Album 2 was Going for the One, so ‘Going for the One’ (one of my favourite Yes songs) was followed by ‘Turn of the Century’ which was amazing during the acoustic section, and ‘Parallels’ which has that heavy church organ-style keyboard line. ‘Wonderous Stories’ is another of my favourite songs, being one that I remember from years long gone, and with ‘Awaken’, Steve Howe played the bizarre Steinberger model guitar, and Chris Squire had his triple bass which was a bizarre but incredible sight to see. As Chris Squire held his bass up in the air with one hand, it was time for intermission and I sat back and waited for the final album.

The album I was greeted with was, as the people next to me had said it would be, The Yes Album. ‘Yours Is No Disgrace’ which once again sounded a bit off time at points but at the same time Steve Howe just killed it on his guitar solo. Speaking of which ‘Clap’ is incredible. The rest of the band left the stage and Steve Howe just busted the song out on his acoustic, hitting every note in utter perfection. ‘Starship Trooper’ and ‘I’ve Seen All Good People’ are a couple more songs that click into place with my memory of Yes and are two incredibly well written songs. With stuff like this, it can’t be denied for even a second that The Yes Album is an incredible album. ‘A Venture’ and ‘Perpetual Change’ ended the night, and near the end of ‘Perpetual Change’ two cannons on the side of the stage just blasted out confetti all over the crowd as Yes laid waste to the end of the song. The band was then named off, and with some bows being taken, left the stage.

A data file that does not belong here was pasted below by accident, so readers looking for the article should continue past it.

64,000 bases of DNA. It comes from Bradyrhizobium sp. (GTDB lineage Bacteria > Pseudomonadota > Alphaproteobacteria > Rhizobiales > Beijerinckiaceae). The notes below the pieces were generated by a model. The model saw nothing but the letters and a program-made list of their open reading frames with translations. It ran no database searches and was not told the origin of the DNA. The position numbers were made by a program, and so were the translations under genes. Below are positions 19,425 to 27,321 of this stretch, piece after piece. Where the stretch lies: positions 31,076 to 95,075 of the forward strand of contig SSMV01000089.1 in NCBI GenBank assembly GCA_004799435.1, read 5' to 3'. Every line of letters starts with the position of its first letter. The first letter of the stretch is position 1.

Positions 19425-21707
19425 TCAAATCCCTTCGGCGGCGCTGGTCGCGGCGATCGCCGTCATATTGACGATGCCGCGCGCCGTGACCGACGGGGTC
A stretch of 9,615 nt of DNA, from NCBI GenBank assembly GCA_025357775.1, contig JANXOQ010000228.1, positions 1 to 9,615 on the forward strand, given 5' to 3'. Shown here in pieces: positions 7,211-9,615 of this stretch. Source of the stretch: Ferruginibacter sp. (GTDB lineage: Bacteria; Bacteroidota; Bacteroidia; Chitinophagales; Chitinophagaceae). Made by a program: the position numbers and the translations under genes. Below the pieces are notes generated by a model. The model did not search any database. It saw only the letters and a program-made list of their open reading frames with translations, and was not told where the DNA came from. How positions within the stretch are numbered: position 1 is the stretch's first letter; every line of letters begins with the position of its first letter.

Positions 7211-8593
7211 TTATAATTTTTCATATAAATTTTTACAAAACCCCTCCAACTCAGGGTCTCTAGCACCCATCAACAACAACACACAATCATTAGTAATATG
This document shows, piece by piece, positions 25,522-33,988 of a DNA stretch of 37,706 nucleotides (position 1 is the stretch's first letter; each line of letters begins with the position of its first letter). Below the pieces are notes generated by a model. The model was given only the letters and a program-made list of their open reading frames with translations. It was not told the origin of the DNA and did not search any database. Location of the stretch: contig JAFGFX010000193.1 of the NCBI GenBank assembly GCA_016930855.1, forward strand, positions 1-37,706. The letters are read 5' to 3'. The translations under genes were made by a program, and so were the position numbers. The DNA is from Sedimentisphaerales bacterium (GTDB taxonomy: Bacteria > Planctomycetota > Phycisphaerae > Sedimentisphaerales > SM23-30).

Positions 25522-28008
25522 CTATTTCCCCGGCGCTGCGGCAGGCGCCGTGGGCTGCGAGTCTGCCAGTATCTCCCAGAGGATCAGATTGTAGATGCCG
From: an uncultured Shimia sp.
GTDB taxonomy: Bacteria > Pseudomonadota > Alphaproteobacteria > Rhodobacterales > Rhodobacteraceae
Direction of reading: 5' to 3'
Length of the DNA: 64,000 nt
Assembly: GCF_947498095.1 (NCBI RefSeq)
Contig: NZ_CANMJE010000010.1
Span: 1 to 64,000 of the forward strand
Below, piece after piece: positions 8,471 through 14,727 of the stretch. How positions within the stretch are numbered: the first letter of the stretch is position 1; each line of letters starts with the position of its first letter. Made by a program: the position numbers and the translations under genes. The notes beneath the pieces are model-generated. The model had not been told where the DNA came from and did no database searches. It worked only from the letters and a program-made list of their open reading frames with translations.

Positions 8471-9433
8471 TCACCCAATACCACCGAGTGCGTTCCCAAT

But as one would expect from a veteran group, there was an encore and they came out and played the one song I wanted them to play more than anything else: ‘Roundabout’ from Fragile. There is nothing about the song that isn’t amazing: the harmonies, the heavy bass line, the fingers flying on the keyboard, the snappy work on the drums; all perfect. There was no better way to end things.

Like I say, there were certainly times where things weren’t as tight as they should’ve been but for the majority of the show they were everything that I wanted the band to be.

Excluding one little nitpicky thing that I kind of hate bringing up because there’s really no avoiding it.

Jon Davison is not Jon Anderson. At all. He’s a decent enough sound-alike but that’s all he is. Which isn’t to take away from his ability at all but Jon Anderson’s voice is just so tied into the group and the sound of their songs that hearing anyone else singing them just won’t ever be as good. Even with Howe and Squire’s still pretty damn dead on vocal harmonies, Davison just can’t quite ever measure up.

Yes is an incredible and influential band that everyone should have or should be listening to. There’s still plenty of time left on the tour and if you can shell out the money for a ticket, you won’t ever regret it.

Yes photos © Pavel Boiko